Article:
AETNA: A ‘No Frills’ Insurance Program for the Uninsured
Aetna Inc. is on the verge of launching "Affordable HealthChoices," a new, low-cost, employer-based health insurance initiative aimed at uninsured workers. But some consumer advocates are already charging that the new plan's "bare-bones" benefits will do little to protect workers in the event of catastrophic illness. Depending upon which of three HealthChoices options is chosen, workers' monthly premiums would range from $46 to $91 for a single person, and from $156 to $275 for families. Employers would have the option of paying part or all of the premium. One of the program's three plans would offer hospital coverage of $750 per day for the first three days; $350 a day for the next week; and a mere $100 a day after that. The plan would cover eight doctor visits per year at $50 per visit and up to six emergency-room visits, also at $50 each. Aetna President Michael Cardillo said, "We feel this is a beginning to try to address a very dramatic problem."
Not Good Enough, or Better than Nothing?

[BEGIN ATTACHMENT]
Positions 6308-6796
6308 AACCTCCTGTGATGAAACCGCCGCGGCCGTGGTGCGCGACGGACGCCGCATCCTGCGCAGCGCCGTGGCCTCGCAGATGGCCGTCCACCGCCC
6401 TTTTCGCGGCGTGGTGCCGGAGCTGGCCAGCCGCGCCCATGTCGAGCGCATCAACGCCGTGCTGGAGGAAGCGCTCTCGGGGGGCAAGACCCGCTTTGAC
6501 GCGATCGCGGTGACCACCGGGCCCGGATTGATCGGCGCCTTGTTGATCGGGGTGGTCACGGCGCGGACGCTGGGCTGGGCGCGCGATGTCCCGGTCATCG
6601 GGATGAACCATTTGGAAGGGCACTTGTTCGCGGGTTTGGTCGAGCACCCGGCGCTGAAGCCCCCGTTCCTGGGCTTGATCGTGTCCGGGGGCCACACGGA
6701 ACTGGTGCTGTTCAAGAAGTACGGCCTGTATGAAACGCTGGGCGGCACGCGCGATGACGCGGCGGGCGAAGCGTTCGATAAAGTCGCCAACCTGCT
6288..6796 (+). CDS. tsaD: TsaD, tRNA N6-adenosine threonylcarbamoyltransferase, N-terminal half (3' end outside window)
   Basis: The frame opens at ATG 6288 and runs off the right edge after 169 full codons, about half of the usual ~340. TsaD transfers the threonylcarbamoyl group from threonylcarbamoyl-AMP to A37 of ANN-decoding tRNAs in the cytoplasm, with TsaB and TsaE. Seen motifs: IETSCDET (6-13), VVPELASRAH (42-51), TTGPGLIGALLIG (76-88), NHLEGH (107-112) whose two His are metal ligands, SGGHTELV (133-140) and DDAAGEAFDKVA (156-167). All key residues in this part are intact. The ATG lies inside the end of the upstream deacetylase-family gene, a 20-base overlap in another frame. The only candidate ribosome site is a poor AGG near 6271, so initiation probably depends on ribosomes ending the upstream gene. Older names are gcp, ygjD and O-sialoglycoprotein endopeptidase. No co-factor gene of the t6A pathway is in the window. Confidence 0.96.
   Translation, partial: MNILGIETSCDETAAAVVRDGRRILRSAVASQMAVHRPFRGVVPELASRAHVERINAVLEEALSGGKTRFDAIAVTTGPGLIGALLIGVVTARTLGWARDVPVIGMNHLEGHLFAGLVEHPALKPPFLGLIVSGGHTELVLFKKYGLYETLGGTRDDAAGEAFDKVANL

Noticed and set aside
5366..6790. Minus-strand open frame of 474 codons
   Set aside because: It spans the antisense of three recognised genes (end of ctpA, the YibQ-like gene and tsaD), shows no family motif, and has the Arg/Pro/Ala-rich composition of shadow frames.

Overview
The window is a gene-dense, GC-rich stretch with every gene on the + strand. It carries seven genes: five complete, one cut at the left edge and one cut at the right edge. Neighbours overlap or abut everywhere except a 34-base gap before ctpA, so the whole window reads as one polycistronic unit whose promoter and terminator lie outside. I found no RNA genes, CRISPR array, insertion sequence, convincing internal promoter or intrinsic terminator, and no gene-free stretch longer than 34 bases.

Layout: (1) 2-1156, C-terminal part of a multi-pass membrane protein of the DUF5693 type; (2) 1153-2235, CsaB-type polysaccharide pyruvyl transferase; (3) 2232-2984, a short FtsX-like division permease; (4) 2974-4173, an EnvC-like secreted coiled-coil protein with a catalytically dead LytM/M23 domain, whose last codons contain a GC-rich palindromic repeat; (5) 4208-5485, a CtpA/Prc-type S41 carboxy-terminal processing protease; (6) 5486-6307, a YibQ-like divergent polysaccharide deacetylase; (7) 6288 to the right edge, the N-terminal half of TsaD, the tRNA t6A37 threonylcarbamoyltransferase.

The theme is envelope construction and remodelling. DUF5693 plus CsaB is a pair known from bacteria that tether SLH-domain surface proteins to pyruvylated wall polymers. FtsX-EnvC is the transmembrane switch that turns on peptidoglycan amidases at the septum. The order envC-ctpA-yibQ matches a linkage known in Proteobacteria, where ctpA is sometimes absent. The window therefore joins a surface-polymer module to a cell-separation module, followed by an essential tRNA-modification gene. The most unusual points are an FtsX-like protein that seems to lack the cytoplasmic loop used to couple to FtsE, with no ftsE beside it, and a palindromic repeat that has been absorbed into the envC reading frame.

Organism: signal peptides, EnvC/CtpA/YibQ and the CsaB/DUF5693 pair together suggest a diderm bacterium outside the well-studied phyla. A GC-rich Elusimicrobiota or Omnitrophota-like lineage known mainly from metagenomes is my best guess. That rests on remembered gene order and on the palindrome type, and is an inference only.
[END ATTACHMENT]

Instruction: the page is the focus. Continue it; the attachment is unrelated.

The Wall Street Journal reports that Aetna's announcement drew criticism that "consumers could end up paying substantial amounts out of pocket if they rack up hefty medical bills beyond the strict limits of their policies." Families USA Executive Director Ron Pollack "said that bare-bones policies insurers have offered in the past have proven unpopular with some employers and workers because they don't provide enough of a safety net when disaster strikes." He said, "The bottom line for anybody who buys this is, 'Don't get sick,' because if you get sick you are going to wind up with enormous bills." Cardillo countered that "a program with limited benefits is far better than no coverage at all" (Jeffrey, 5/4). The AP/Ft. Worth Star-Telegram reports that an additional "concern is that some employers might drop more extensive polic[ies] and fall back to the new less expensive option." Aetna spokesperson Jill Griffiths said, "In a very tight job market that is unlikely to happen. We think employers will want to offer the most comprehensive benefit package they can." The plans have been approved in Texas, Connecticut and the District of Columbia. Aetna hopes to obtain approval from regulators in 25 other states (Galewitz, 5/4).